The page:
Things You'll Need
Clay loam soil
Guava is a tropical plant that thrives in dry climates, but plenty of moisture is beneficial to the tree as well and too much drought can diminish fruit size and quality.
The fruit tree is versatile in its soil tolerance, as it thrives in clay, sand, gravel, limestone and many other soils and tolerates both acidic and alkaline soils.
Low temperatures of 60 F or less can slow the tree's growth, while temperatures of 27 to 28 F can kill developing seedlings.
Guava trees are ideal for the home landscape as they offer continuous fruit production and are tolerant of a range of soil conditions. This tropical fruit is recognized by its yellow or green rind and sweet, juicy, pink-colored flesh, which is used to make jellies and other sweets. Guava trees are often propagated from cuttings or grafting. Seed propagation results in unique trees that are not true to their parent, so it may not be used for commercial cultivation. Guava trees reach no more than 20 to 30 feet in height, and you can prune them to control their size.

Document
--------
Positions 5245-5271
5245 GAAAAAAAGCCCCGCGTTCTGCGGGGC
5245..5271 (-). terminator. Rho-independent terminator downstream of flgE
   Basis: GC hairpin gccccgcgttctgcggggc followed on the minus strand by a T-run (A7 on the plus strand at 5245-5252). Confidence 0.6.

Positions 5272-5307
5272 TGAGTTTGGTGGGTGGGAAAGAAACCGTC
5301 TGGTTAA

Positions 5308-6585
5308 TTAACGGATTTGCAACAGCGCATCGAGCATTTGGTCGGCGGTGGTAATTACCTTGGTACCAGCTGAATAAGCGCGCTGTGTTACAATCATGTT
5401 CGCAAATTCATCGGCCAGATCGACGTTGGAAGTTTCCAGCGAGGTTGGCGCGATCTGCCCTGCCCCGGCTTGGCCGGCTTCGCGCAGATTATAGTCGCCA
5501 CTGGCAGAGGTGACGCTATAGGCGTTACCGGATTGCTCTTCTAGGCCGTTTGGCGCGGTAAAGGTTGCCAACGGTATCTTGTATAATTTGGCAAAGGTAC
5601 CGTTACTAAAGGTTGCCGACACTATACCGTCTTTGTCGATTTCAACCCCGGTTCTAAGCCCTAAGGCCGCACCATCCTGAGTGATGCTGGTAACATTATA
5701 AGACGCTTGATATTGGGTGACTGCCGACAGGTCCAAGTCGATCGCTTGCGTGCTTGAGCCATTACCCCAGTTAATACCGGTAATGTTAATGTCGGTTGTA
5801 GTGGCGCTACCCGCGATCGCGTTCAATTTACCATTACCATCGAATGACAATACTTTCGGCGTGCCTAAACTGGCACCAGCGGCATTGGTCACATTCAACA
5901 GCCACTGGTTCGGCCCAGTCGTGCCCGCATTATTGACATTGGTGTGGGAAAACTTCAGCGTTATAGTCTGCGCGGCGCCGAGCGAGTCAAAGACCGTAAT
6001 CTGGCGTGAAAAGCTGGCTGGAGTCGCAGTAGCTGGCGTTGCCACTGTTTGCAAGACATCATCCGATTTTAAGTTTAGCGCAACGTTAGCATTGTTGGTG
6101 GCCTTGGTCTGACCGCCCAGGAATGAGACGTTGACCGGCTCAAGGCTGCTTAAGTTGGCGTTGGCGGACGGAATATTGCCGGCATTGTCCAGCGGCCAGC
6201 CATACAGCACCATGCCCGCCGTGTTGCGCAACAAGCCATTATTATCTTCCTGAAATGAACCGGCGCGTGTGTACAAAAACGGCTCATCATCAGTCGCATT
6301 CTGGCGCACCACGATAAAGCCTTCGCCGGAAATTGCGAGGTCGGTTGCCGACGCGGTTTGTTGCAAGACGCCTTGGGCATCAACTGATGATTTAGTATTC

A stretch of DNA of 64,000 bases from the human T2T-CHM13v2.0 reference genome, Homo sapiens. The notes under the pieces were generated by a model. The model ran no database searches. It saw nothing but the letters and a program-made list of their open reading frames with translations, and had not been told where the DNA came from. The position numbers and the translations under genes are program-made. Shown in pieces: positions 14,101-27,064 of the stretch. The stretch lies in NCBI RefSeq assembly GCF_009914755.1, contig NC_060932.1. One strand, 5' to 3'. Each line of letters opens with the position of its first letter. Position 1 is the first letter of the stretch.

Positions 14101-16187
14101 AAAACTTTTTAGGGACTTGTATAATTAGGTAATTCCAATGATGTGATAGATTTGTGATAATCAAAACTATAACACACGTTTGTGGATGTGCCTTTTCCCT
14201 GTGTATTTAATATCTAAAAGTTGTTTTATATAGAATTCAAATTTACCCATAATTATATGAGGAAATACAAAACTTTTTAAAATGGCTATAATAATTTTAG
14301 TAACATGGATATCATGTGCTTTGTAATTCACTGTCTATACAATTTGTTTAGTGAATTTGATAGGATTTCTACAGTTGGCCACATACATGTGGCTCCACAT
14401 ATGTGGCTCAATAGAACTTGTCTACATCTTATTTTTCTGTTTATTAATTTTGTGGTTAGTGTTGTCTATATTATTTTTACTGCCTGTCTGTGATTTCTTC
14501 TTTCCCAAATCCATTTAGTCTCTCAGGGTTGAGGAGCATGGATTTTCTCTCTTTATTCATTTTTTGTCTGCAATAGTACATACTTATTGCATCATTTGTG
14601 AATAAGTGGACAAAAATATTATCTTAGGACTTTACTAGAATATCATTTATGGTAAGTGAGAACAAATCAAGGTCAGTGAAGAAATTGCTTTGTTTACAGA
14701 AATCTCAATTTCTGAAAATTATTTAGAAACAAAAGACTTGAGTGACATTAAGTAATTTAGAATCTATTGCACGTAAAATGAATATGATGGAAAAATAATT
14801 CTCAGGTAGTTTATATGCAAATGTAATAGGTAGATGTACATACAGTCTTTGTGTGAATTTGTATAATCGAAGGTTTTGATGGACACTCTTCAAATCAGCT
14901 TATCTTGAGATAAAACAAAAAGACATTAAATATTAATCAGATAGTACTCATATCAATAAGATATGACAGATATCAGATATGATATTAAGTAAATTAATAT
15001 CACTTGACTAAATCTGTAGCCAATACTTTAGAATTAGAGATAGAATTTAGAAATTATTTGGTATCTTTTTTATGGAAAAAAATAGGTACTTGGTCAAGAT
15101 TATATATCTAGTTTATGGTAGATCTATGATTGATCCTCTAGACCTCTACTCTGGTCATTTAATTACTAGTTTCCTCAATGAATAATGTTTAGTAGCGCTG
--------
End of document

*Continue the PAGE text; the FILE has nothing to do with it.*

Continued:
Remove guava seeds from fruit and clean thoroughly in water. Seeds may germinate best if planted soon after removal.
Place seeds in a bowl of water and let soak for two weeks prior to plant. Alternatively, as a quick method of starting seeds, boil them for five minutes in a pot of water. These steps will boost germination speed.
Prepare a germinating medium consisting of sand or equal parts sand and topsoil and place in pots or directly in a soil bed. Plant seeds 1 to 1 1/2 inches apart and 1/4-inch deep. Provide plenty of water to keep soil moist.
Transplant seedlings into larger pots when they develop their first set of true leaves. Carefully remove them, along with their root system, and place in individual pots containing clay loam soil and compost.
Prepare a final growing location for the guava trees that contains rich, well-drained and deep soil and is located in full sun exposure. Place trees at least 33 feet apart for full production, but you can plant them as close as 16 feet, although they will produce less fruit. The trees thrive in a temperature range of 73 to 82 F.
Harvest fruit when it sets, about two to four years after planting seeds, although it sometimes takes as long as eight years. Providing plenty of moisture during the fruiting season will ensure high-quality fruit.
Carly Fiske has been writing professionally since 2009. She writes for websites including greenanswers.com, openoffer.com and thirdage.com. Fiske holds a Bachelor of Arts in cultural anthropology from the University of Redlands.